Hospice Employees are the employees providing care to those for the sick and terminally ill; they are staffed by physicians, nurses home health aides, social workers, counselors, clergy, and community volunteers. Hospices are a specially trained team that develops a care okay to trail patients’ needs for pain. This study explores the communication of compassion at work, and extends past research on compassion, highlighting its complete nature and a model that presents its communication action.
The study was done to bring attention to the discrete details of each patient’s situation is fundamental to the communicative compassion sub process of recognizing. The method of analysis were relied upon a two-level iterative analysis, alternately using etic-level categories bas on existing research and theory and emic level categories that emerged from the data and participant’s voices (Miles & Huberman, 1994).
Open coding was engaged then identifying relationships and second-level analytic themes in the codes was processed. The open codes were classified into groups, analytic memos explored the categories, and data was recorded then used theoretically. Interviews with 29 nurses were completed, and the hypothesis stated was ‘Conceptualization not only captures the sub process of compassion, but also highlights the integral role of communication’.
Compassion is accomplished through communication behaviors and attending verbal social support, in order to influence organizational performance and work outcomes. Many researchers show that people prefer to die at home, surrounded by their loved ones, and free of pain. But hospice advocates less obtrusive end-of-life techniques, trying to keep the dying free from pain, which is referred to as ‘death with dignity’. Hospice supports physical and psychosocial needs, nursing dying patients and their families.
Compassion fatigue is a form of traumatic stress, resulting from extra care, as it is told to be the ‘cost of caring’. The concept evolved from the study of employers who witness suffering (example; nurses) (Abendroth & Flannery, 2006). All employee is inauthentic or organizationally mandated, employees feel ‘put on’ sometimes, the work becomes emotional and they feel that they are authentically expressing warranted emotion.
Healthcare provides new jobs and opportunities to workers; hospice workers often enter such jobs with the idea of ‘helping others’, or ‘making a difference’ to this world. However, research shows employees who work in such personal social service cares, experience the highest rates of depression in the US (NSDUH report, 2007). Burnout; conceptualized as a consequence of caregiving stressors is characterized by; emotional exhaustion, depersonalization or a negative shift in responses to others, mainly clients, and a decreased sense of personal accomplishments (Debbie, 2008).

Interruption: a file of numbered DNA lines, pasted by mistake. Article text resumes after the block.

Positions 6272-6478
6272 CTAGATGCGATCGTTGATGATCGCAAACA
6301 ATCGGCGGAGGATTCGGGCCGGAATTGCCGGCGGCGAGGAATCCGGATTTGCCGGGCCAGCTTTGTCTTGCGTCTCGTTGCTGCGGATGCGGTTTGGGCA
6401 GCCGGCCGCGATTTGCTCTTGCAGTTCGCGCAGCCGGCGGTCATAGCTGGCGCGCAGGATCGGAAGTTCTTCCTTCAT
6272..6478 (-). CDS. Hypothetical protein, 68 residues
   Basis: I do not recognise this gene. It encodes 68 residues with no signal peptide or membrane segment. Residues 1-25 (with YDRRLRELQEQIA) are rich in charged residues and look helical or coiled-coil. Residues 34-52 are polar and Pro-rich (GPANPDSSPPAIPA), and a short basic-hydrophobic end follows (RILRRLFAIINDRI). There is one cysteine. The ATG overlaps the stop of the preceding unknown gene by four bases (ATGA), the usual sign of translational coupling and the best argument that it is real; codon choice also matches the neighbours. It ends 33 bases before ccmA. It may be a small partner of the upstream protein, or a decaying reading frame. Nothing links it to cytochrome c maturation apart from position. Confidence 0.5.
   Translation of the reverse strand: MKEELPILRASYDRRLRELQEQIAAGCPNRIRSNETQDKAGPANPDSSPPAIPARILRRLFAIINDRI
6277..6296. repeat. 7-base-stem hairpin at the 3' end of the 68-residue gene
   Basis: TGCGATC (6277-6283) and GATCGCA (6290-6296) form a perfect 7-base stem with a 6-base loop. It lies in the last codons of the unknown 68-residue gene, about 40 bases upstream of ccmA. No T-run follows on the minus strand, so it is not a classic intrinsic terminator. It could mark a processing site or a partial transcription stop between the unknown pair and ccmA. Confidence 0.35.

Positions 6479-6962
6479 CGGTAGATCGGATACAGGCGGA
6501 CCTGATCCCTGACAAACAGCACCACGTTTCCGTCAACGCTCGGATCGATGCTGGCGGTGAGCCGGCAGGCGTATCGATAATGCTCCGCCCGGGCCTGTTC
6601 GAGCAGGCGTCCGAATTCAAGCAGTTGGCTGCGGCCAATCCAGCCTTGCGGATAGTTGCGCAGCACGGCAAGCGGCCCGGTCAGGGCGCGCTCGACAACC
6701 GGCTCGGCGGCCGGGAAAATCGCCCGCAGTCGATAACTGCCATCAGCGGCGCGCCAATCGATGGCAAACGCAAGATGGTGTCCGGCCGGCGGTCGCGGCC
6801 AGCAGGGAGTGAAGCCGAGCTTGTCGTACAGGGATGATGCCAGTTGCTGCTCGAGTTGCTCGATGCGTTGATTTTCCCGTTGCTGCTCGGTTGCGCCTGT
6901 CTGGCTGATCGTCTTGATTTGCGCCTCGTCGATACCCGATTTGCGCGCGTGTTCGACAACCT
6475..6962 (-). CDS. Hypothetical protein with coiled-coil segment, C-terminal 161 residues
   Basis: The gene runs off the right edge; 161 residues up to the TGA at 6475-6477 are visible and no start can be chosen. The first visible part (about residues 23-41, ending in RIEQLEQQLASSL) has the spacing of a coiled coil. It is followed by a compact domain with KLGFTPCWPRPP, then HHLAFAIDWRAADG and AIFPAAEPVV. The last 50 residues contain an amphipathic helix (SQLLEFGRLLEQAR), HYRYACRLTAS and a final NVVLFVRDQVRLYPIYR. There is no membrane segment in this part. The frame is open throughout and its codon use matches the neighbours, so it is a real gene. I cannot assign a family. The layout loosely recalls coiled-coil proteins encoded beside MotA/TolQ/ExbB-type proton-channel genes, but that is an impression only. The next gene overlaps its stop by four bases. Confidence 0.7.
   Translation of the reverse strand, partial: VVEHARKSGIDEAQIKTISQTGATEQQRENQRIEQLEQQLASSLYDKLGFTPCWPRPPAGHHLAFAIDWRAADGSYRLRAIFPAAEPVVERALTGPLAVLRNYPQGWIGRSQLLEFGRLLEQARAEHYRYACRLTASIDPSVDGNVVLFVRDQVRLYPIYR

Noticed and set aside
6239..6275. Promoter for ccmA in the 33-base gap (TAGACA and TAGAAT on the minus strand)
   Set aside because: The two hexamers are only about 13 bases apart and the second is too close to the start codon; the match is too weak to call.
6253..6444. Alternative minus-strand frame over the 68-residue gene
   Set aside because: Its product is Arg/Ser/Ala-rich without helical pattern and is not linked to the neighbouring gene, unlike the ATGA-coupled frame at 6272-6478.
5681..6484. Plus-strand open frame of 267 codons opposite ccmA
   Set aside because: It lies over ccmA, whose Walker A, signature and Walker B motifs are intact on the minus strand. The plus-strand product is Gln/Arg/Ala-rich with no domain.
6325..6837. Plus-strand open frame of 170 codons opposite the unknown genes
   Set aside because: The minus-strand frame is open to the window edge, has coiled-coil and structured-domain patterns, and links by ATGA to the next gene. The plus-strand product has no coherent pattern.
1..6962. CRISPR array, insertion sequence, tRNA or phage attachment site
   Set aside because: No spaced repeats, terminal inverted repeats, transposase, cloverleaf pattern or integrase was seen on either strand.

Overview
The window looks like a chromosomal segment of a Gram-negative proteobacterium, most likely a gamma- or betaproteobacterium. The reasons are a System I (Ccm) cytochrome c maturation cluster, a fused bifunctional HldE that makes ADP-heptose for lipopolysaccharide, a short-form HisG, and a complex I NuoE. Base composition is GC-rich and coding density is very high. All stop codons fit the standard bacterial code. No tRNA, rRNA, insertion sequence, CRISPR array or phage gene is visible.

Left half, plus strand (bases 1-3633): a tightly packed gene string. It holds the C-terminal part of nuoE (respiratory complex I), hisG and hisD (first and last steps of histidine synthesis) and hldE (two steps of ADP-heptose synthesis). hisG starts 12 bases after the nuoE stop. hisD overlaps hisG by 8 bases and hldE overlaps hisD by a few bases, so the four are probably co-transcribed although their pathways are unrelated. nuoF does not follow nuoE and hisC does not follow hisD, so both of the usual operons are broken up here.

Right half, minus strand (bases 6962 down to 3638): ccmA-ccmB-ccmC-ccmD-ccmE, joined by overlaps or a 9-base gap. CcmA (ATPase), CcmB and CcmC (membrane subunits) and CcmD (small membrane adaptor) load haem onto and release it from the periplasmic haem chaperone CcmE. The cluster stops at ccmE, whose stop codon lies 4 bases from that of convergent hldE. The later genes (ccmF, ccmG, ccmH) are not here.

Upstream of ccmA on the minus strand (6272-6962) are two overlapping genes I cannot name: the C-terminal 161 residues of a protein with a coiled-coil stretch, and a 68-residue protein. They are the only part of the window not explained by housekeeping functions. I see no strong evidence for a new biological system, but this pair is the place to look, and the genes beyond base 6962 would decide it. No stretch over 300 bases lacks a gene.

Sociologist Clark (1997) insisted on understanding the social and cultural phenomenon of sympathy, and engaged in a collection of analysis. Clark’s study was developed by Kanov et al. (2004); identifying three interrelated processes: noticing another’s emotional state, feeling the other’s pain (through empathic concern), and responding by working to alleviate another’s suffering.
Volunteer activities included direct patient care, such as feeding, grooming, changing beds, and providing both the patient and the patients family care. Recognizing is necessary is holistic nature of hospice care, as it implies we understand the value in others’ communicative cues, timing, and context, as well as the cracks between messages. Relating also took several forms of hospice; as you have to relate to the patients position, feel with them and stand by them. Reacting, also plays a role in hospice, how the employee reacts with a client affects the client.
In conclusion, emotional connections are the keys to compassion. Two communication issues are revealed in this article; firstly, if a hospice misbehaves towards a client it affects the feelings of the client, and secondly, hospices jobs aren’t as easy as they seem, as it is leading to high depression rates. This study reveals that the contours of compassion in organizational life are complex and dynamic, which I personally agree on.
The hypothesis stated was proven, and makes complete sense ‘Conceptualization highlights the integral role of communication’. Helping provide insight on adaptive and energizing emotional processes and illustrating how work can be meaningful, important, and lead to human growth is an important factor to our lives. Care, generosity and compassion should be traded within workplaces.
1. The ACTive intervention in hospice interdisciplinary team meetings: Exploring family caregiver and hospice team communication journal of computer- mediated communication
Elaine Wittenberg-Lyles, PhD (April 1, 2010)
2. Improving the way we die: A coorienation study assessing agreement/disagreement in the organization-public relationship of hospices and physicians Journal of health communication
Kathleen S. Kelly, Micheal F. Thompson, Richard D. Waters (September 1, 2006)
3. Hospice and the intangible wonders of being
Mary Josephone Mahoney (April 1, 2009)